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SBI Cards and Payment Services Ltd, the sole listed credit card issuer in India, expects to restructure fewer outstanding loans this fiscal compared to last year despite the widespread turmoil caused by the second wave of the pandemic.

Rama Mohan Rao Amara, chief executive officer, SBI Card, also said in an interview that credit card spending is expected to start recovering from June with the easing of covid-induced lockdowns in many states driving a gradual revival in demand.

While SBI Card restructured nearly 9% of its loan outstandings last year under the one-time restructuring allowed by the Reserve Bank of India, the scenario is markedly better this year despite the second wave of covid-19, Amara said.

“As per RBI, each lender will have to make available a restructuring policy. Those whose incomes are affected will opt for this scheme. We will be selective. Our approach is customer specific," he said adding that “wherever we see a temporary impairment, there we offer one form of restructuring. Where we see permanent impairment, we offer settlement."

The credit card arm of India’s top lender by assets State Bank of India reported a 5% drop in retail spending in the March quarter and expects it to stay weak till June given the lockdown in many states. SBI Card lost 2.5 percentage points of marketshare in spends over the last three months.

“Demand-wise discretionary spending has taken a back seat. Departmental stores, pharmacies etc, these categories continue to be robust," Amara said. He said however that the situation is “not as bad as the first quarter of last year."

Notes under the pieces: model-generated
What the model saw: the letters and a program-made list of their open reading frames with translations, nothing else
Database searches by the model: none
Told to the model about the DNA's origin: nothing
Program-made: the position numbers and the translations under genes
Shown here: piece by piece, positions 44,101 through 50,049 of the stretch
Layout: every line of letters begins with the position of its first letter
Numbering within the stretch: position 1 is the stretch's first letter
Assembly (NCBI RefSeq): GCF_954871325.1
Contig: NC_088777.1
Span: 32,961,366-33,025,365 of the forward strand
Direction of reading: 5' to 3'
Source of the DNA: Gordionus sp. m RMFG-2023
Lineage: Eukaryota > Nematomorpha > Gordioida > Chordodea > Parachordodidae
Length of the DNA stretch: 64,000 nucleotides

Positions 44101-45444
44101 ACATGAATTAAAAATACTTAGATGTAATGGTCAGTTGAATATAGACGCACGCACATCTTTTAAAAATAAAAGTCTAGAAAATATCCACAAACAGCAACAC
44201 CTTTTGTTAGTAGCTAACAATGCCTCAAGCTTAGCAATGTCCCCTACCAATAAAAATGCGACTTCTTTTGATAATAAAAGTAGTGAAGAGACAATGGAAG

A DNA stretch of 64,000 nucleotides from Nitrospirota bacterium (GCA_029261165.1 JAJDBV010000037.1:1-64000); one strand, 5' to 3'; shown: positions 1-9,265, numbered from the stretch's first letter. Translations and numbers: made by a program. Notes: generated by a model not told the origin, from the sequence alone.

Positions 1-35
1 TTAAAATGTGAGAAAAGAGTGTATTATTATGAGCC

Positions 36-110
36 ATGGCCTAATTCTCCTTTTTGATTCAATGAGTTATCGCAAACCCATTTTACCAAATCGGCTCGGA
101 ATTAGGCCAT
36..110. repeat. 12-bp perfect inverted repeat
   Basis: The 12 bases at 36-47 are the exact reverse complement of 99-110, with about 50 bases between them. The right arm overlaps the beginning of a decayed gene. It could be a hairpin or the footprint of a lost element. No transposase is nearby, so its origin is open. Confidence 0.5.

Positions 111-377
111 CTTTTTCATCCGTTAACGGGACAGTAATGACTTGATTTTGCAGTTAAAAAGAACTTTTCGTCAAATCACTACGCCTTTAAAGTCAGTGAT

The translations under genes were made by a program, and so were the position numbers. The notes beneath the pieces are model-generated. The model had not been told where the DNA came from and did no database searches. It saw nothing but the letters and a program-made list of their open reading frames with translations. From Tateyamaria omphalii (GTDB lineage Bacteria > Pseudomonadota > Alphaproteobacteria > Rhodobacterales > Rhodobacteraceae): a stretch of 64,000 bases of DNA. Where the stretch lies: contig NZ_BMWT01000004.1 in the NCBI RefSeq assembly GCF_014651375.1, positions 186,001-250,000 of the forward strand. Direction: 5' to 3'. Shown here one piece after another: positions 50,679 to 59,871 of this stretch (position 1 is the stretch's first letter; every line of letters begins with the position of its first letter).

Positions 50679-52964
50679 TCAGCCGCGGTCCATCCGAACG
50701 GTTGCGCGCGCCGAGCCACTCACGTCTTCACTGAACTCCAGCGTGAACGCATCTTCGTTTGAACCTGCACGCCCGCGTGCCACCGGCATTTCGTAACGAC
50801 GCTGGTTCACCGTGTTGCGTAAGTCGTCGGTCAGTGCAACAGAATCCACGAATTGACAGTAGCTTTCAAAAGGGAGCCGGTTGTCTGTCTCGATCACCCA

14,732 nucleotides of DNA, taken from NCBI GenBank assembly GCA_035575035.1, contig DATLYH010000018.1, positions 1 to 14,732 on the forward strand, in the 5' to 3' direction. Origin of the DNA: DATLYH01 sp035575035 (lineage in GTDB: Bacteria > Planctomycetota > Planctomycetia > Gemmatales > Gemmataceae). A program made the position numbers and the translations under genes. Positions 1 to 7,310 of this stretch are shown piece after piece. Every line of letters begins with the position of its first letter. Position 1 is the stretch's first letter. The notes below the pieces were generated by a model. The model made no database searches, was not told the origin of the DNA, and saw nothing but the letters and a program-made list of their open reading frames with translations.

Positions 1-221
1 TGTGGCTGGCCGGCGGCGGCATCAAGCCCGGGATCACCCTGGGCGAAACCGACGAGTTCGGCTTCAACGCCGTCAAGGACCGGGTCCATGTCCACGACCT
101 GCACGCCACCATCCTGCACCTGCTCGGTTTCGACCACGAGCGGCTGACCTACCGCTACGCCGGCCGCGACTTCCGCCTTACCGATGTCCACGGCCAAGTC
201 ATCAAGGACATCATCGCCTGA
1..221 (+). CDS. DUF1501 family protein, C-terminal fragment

“I feel the situation will improve very rapidly from July. Green shoots will be there from June," he said.

Amara said after experiencing lower spends toward the first quarter of last year when India went under a strict nationwide lockdown, it began to revive once the lockdown was lifted. Spending however, began to decline during the March quarter of 2021 with the onset of the second wave. This was also the period when the Reserve Bank had banned HDFC Bank from issuing fresh cards.

Private sector rival ICICI Bank capitalised on the opportunity, capturing 43% of incremental cards issued by banks between 30 November and 28 February. SBI Card didn’t manage to take full advantage of HDFC Bank’s absence. Amara however asserted that maintaining a high market share in spending is more important than having a high market share in credit cards.

SBI Card’s total card spends stood at 35,943 crore for the March quarter, up 11% from a year earlier, which was lower than the pre-pandemic period.

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